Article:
Report — From the July 2015 issue

Wrong Prescription?

The failed promise of the Affordable Care Act

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In July 2009, as the Affordable Care Act moved through Congress, Steny Hoyer, the second-ranking Democrat in the House of Representatives, laughed at the idea that any legislator would actually read the bill before voting on it. If such full-body immersion were necessary to support the A.C.A., he said, “I think we would have very few votes.” In March 2010, just before the law passed, speaker of the House Nancy Pelosi made a similar point. Addressing a national conference of county officials, she declared, “We have to pass the bill so that you can find out what is in it, away from the fog of the controversy.”

Five years after its passage, the A.C.A. is not only the most hotly debated and vituperatively denounced law of the era — it is still shrouded in a fog of controversy. Many Americans have no idea how the bill works or what it was designed to accomplish. In March, a Kaiser Family Foundation study found “significant” knowledge gaps in the public’s understanding of the law. A third of the participants were unaware of the law’s key provision: offering subsidies for the uninsured.

Illustration by Taylor Callery

Illustration by Taylor Callery

It is no wonder Americans have been hard-pressed to learn anything about the actual workings of the A.C.A. There has been little criticism of the A.C.A. from the left, with prominent figures such as Paul Krugman, the economist and New York Times columnist, acting as cheerleaders. The right has confined itself to disinformation and risible smears, with G.O.P. presidential hopeful Ben Carson memorably defining the A.C.A. as “the worst thing that has happened to this nation since slavery.” A lack of clarity on both sides — and some deliberate bait-and-switch tactics — dogged the very creation of the law.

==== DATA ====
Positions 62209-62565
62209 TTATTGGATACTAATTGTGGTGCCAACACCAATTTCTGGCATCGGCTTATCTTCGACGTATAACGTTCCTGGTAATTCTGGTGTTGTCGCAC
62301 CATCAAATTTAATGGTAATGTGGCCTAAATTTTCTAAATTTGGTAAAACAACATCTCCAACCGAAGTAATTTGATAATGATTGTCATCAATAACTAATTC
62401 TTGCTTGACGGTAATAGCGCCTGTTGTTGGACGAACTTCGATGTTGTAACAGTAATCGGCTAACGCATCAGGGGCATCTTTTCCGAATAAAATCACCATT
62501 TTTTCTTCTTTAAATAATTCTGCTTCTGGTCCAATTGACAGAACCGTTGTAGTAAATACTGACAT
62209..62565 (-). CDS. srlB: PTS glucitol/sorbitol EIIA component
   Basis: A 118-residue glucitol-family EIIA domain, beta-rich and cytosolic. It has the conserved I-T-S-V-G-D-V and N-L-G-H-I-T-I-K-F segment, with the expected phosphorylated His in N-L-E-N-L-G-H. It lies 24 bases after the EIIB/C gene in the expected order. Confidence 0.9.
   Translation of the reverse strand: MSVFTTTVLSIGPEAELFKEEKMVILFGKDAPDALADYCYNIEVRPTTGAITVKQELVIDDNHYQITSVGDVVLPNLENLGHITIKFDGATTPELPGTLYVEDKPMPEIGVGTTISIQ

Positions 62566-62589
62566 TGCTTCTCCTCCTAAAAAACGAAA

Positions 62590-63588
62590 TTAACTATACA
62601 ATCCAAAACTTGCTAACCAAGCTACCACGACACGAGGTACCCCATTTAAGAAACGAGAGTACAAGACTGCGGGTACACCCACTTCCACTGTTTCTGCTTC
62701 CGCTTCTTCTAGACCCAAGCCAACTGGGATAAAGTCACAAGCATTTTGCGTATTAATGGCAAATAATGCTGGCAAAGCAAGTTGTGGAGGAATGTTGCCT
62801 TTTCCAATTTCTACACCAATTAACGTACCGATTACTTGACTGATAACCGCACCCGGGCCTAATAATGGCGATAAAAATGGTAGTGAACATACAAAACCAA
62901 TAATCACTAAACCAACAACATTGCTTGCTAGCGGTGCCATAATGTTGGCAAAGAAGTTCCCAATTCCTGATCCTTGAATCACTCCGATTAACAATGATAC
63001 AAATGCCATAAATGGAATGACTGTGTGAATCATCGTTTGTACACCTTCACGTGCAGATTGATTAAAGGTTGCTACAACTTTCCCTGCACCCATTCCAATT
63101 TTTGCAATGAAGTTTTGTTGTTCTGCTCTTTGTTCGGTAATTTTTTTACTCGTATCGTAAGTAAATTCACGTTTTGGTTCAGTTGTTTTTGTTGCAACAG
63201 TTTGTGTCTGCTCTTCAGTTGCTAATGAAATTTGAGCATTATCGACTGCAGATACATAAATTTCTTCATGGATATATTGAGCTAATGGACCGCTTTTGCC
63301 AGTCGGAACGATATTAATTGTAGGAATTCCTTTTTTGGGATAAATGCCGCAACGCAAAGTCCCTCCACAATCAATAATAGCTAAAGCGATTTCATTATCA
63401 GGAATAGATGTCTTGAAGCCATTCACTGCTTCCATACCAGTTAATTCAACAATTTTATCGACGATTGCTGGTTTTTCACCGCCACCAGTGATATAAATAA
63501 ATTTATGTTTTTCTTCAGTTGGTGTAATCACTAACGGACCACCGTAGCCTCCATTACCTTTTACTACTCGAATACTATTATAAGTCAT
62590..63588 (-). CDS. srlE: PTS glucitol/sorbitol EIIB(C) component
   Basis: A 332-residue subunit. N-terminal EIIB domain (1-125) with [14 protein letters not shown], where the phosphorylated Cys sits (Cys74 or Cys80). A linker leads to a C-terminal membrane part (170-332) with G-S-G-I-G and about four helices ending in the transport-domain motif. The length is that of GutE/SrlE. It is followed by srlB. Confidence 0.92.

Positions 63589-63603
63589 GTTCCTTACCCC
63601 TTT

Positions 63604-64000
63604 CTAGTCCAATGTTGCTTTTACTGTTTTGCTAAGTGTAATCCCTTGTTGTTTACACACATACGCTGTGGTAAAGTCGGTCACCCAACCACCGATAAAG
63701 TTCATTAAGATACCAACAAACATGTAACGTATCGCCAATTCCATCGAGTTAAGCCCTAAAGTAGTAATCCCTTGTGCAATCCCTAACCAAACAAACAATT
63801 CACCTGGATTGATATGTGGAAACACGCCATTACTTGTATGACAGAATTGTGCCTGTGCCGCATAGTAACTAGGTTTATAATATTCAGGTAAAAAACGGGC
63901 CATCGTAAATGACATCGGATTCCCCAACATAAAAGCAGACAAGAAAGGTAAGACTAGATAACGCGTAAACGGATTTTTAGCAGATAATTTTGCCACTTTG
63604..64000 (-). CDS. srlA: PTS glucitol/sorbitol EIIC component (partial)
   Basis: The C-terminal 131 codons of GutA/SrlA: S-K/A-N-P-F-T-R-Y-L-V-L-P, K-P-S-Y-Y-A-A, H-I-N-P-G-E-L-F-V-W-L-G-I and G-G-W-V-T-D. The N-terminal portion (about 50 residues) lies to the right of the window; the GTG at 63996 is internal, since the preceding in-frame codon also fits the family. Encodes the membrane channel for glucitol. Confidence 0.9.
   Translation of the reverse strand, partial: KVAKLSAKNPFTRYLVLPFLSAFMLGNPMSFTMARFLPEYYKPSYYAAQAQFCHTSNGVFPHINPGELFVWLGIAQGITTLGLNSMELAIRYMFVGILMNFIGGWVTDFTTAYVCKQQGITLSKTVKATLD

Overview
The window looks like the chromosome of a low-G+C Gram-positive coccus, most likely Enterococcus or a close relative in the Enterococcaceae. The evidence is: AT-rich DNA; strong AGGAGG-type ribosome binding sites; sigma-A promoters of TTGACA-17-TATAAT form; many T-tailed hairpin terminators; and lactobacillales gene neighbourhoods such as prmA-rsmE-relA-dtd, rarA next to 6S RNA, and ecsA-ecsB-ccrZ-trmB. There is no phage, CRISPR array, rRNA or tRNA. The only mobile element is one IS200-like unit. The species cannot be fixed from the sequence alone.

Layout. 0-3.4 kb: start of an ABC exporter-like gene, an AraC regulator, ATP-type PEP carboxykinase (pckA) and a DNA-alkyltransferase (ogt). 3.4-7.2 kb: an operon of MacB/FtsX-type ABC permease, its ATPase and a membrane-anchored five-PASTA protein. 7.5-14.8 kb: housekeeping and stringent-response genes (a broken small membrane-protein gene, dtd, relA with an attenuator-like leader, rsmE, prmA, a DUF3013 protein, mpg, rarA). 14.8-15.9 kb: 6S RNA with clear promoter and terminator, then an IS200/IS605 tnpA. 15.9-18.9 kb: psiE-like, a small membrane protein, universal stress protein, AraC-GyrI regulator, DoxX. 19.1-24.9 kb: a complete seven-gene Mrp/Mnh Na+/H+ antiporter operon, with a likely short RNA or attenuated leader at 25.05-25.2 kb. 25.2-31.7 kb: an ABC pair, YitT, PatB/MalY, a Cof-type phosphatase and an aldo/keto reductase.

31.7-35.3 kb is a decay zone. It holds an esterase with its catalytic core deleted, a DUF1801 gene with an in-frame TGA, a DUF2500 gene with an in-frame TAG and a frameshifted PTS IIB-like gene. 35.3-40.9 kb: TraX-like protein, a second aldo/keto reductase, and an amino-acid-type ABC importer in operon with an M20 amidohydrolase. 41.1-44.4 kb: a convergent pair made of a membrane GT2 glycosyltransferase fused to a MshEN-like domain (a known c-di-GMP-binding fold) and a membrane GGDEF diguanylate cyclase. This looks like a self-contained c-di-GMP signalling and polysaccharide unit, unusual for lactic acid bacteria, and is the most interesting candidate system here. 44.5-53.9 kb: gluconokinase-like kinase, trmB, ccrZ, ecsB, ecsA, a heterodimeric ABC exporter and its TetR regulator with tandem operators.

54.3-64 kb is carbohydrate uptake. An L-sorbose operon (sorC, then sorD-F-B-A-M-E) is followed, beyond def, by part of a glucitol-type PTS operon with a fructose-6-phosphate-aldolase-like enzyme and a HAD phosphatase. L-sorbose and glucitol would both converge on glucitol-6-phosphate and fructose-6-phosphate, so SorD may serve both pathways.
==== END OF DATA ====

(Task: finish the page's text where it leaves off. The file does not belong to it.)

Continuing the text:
The A.C.A. was sold to the public on the pledge of “affordable, quality health care.” This slogan, crafted in the shop of the Democratic pollster Celinda Lake, was incessantly pushed by everyone from grassroots advocates to top government officials, even as healthcare.gov, the new A.C.A. website, was crashing down around them in the fall of 2013. Trying to spin the disaster on Meet the Press, Pelosi grandly promised her viewers “more affordability, more accessibility, better-quality care, prevention, wellness, a healthier nation honoring the vows of our founders of life, a healthier life, [and] liberty to pursue their happiness.” President Obama, too, repeated the mantra at every opportunity. Shortly before the exchanges established by the law opened for business, he affirmed that uninsured Americans would now have “the same chance to buy quality, affordable health care as everyone else.”

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is a contributing editor of the Columbia Journalism Review, for which she covers health-care issues, and the author of Slanting the Story: The Forces That Shape the News (The New Press).

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